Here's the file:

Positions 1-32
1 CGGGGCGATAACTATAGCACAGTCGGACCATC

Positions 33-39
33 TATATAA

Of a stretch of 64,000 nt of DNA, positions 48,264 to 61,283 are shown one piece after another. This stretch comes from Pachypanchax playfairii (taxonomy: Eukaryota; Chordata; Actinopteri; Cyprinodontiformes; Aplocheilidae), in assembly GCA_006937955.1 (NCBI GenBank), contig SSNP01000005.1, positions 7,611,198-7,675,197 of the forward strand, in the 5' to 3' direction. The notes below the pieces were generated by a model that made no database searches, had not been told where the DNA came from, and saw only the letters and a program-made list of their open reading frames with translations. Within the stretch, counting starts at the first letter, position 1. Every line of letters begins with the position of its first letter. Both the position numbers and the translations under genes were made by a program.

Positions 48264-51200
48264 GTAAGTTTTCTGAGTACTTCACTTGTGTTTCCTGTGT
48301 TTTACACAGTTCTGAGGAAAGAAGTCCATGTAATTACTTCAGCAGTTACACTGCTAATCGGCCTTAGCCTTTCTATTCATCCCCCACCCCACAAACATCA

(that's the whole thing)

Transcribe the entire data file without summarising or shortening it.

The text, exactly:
Positions 1-32
1 CGGGGCGATAACTATAGCACAGTCGGACCATC

Positions 33-39
33 TATATAA

Of a stretch of 64,000 nt of DNA, positions 48,264 to 61,283 are shown one piece after another. This stretch comes from Pachypanchax playfairii (taxonomy: Eukaryota; Chordata; Actinopteri; Cyprinodontiformes; Aplocheilidae), in assembly GCA_006937955.1 (NCBI GenBank), contig SSNP01000005.1, positions 7,611,198-7,675,197 of the forward strand, in the 5' to 3' direction. The notes below the pieces were generated by a model that made no database searches, had not been told where the DNA came from, and saw only the letters and a program-made list of their open reading frames with translations. Within the stretch, counting starts at the first letter, position 1. Every line of letters begins with the position of its first letter. Both the position numbers and the translations under genes were made by a program.

Positions 48264-51200
48264 GTAAGTTTTCTGAGTACTTCACTTGTGTTTCCTGTGT
48301 TTTACACAGTTCTGAGGAAAGAAGTCCATGTAATTACTTCAGCAGTTACACTGCTAATCGGCCTTAGCCTTTCTATTCATCCCCCACCCCACAAACATCA